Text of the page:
Let’s get straight to it. A caricature of the Prophet Muhammed (pbuh) was apparently shown by a teacher to his students in a Religious Studies lesson at Batley Grammar School. There have been reports that the caricature was the same one that was produced by Charlie Hebdo, the French satirical magazine, where 12 innocent people were killed and 11 were injured because of the publication. Only recently, French teacher Samuel Paty was beheaded in France because he too showed a picture of the Prophet Muhammed (pbuh). Can we expect that to happen in the UK? Probably not. However, what we can expect is the mobilisation of Islamists to use ‘culture wars’ to win a battle. The more battles Islamists win, the closer they get to moulding society into a culture that is both Islam friendly and Muslim focussed. If we don’t stand up to them, then we have capitulated to an unofficial blasphemy law.
Is this the first time Islamists have mobilised themselves when it comes to education? No. Let’s take a look at two examples.
Three years ago, St Stephen’s School in Newham gained media attention when it was reported that it sought to ban Muslim girls under the age of eight from wearing the hijab. The then chair of governors – Arif Qawi – is reported to have made comments about Islamisation:
“I am on a personal crusade to severely limit the Islamisation process, and turn these beautiful children into modern, British citizens, able to achieve the very best in life, without any restrictions and boundaries.”
As a result of these comments and supporting the ban, Qawi stepped down as chair of governors. The backlash the school received from Muslim activists on social media and other interested parties left the headteacher – Neena Lall – fearing for her life. That it takes one event – perceived to be islamophobic – to mobilise individuals to achieve an outcome that is desirable to them should be a concern for us all.
St Stephen’s School is perfectly entitled to set out its own uniform policy. Stakeholders, i.e., parents, can and should have a say, but that stops if it becomes an unreasonable demand. The school is best placed to decide as to the welfare of the students within school grounds, otherwise there is no point of them having students.
Our second example is when Anderton Primary School in Birmingham hit the headlines in 2019 because they wanted to teach LGBT relationships education. Months of demonstrations lead by Shakeel Afsar – who did not have children at the school – resulted in the saga being taken to the City’s Priory Courts and an exclusion zone on the protests being ordered.
The point here is that individuals got involved in the business of the school, that did not have children there and were not even from the area. They mobilised Muslims from neighbouring towns and cities to support their cause, one that seems to have been based on nothing but lies. For example, a visiting imam had apparently asserted that there were paedophiles at the school. Or other untrue statements like teaching children to masturbate. Mr Justice Warby – in response to these allegations – states: “None of this is true.”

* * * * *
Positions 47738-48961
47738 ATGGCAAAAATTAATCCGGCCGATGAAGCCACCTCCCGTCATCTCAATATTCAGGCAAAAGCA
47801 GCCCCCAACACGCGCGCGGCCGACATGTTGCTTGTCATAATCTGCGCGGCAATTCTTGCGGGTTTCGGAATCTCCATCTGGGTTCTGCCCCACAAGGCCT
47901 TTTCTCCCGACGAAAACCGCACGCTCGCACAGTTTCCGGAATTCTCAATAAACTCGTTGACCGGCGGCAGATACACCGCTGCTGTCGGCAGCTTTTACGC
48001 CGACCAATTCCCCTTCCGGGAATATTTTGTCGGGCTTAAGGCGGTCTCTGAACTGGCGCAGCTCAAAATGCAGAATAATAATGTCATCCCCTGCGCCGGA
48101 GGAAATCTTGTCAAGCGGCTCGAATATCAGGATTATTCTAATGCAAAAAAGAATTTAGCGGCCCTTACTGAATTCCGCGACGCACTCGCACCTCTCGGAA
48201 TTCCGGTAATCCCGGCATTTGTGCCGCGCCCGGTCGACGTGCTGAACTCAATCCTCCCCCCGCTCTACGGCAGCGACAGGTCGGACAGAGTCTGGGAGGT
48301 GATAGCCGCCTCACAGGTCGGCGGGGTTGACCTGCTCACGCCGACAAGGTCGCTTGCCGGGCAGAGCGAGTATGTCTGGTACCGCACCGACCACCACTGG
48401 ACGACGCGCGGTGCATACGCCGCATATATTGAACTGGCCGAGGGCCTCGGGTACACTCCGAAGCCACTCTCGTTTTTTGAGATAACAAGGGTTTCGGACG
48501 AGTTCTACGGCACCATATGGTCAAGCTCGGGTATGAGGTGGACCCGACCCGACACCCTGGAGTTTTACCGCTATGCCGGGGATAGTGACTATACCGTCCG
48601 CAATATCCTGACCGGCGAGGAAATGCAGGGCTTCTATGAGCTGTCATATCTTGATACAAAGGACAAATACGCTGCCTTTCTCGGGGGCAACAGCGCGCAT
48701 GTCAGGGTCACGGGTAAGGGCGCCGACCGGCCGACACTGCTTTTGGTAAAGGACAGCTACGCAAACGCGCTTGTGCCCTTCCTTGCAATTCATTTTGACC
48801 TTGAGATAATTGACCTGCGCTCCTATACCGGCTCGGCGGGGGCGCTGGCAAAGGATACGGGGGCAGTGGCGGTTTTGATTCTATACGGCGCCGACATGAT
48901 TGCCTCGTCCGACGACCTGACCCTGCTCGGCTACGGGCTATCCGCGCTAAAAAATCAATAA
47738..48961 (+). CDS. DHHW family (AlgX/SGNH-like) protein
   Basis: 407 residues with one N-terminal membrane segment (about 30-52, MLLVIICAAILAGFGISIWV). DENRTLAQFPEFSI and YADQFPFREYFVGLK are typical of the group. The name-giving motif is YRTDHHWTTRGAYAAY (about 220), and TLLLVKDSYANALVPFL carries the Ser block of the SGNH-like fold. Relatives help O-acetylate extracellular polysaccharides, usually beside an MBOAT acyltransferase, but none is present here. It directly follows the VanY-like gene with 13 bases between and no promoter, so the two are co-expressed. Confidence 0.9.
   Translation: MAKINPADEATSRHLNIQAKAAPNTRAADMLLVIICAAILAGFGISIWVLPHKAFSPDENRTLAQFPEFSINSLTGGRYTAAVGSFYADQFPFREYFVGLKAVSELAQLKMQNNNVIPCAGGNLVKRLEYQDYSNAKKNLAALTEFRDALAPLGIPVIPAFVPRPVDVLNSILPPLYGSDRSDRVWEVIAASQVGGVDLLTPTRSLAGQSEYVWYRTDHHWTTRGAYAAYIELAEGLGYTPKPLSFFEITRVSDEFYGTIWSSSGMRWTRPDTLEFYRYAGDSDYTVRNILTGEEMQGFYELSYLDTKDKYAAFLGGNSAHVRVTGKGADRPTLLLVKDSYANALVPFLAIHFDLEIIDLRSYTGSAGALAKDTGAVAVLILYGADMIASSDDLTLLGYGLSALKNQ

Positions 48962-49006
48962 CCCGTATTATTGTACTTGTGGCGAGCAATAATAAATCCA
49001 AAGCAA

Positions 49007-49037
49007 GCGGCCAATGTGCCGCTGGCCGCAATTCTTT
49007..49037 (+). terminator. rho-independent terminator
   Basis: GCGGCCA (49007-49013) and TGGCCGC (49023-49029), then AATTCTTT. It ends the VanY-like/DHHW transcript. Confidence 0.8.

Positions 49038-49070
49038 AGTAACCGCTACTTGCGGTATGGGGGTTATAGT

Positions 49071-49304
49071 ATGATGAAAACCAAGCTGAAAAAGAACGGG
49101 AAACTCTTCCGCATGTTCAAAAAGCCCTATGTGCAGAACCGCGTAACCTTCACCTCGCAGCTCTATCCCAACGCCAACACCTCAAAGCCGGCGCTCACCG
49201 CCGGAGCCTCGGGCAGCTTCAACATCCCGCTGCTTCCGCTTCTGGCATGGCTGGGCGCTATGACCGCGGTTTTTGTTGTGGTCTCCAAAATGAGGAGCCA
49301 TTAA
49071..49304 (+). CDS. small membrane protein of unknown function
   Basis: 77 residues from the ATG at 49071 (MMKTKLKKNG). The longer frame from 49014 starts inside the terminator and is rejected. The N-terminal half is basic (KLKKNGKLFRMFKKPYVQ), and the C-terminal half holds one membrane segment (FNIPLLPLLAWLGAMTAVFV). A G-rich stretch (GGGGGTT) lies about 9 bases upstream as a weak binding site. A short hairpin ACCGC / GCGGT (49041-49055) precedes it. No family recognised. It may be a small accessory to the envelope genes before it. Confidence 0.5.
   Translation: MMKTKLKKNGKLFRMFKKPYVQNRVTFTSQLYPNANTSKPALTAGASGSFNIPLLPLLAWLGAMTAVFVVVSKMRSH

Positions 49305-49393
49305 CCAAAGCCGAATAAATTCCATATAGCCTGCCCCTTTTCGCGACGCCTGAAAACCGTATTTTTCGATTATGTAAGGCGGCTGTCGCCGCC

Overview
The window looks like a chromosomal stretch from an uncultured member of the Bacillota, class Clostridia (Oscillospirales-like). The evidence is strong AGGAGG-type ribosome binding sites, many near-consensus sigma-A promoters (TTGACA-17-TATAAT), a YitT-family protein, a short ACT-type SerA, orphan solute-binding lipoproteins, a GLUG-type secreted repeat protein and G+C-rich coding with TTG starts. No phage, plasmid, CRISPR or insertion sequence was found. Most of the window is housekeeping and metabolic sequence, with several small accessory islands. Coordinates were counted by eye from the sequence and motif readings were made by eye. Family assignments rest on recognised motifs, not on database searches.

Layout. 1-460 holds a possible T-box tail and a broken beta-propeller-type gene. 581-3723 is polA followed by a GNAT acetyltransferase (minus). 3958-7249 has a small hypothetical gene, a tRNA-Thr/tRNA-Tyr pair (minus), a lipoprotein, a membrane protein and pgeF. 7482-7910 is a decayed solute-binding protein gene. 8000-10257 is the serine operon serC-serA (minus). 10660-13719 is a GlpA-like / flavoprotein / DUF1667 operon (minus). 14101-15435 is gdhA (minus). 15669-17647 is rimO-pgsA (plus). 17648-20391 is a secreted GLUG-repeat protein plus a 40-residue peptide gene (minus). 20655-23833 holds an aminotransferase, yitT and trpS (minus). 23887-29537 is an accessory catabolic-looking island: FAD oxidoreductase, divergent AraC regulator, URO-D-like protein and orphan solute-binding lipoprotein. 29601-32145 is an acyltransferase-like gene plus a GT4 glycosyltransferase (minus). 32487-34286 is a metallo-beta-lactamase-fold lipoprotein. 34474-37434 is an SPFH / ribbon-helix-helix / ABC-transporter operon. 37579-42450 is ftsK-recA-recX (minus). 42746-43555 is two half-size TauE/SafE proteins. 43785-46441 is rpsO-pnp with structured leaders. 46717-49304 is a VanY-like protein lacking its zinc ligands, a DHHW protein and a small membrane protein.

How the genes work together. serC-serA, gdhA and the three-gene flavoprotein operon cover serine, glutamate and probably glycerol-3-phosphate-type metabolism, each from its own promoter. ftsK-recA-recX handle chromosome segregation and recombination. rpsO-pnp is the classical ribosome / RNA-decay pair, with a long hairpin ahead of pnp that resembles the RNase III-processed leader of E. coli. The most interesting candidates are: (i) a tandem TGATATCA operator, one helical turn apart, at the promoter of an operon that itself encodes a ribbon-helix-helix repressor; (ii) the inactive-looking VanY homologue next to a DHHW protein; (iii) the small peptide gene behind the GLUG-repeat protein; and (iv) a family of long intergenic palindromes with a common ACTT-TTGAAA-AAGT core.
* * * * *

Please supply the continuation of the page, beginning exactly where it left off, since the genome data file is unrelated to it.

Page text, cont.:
But the damage was done. Children, residents and teachers were negatively affected by this with twenty-one teachers having to be treated for stress. But all it took was for some astute Islamists to use their networks to create a problem where none existed. But the broader point is this, schools like Anderton Primary, Batley Grammar and St Stephen’s will now have to think twice before they do anything. Everyone has a right to protest, but Islamists do not have a right to intimidate others so that they bend to their demands. This is not sustainable in a liberal free democracy.
Islamists are playing a clever game. They know they cannot change the law, so they have diverted their attention elsewhere. They have entered the culture wars battle ground. What this means is this, all they must do is kick up a fuss, cause problems and gain concessions from state institutions like councils, the police, and schools to achieve their goals.
In the case of councils, they have and are achieving this by getting them to adopt the flawed APPG definition of Islamophobia. In the case of law enforcement, there is an attempt to remove the term ‘Islamist’ from Islamist inspired terrorist attacks, and regarding schools, well, you have three examples above.
Of course, there may be legitimate concerns from Muslims that do not happen to be Islamists, but unless their voices are heard amongst the crowd of Islamists that are shouting the loudest, then it will be difficult to hear them.
The culture wars have provided Islamists with territory to bring their cause to and fight for. They are attempting to change the culture of British society so that it is Islam friendly, and Muslim focussed. They’re starting with publicly funded institutions, private companies will most likely be next. We need to resist this, otherwise we may be sleep walking into the Islamisation of British society with an unofficial blasphemy law. We need to wake up to this reality!
Wasiq is an academic specialising in extremism and terrorism. Follow him on Twitter: @WasiqUK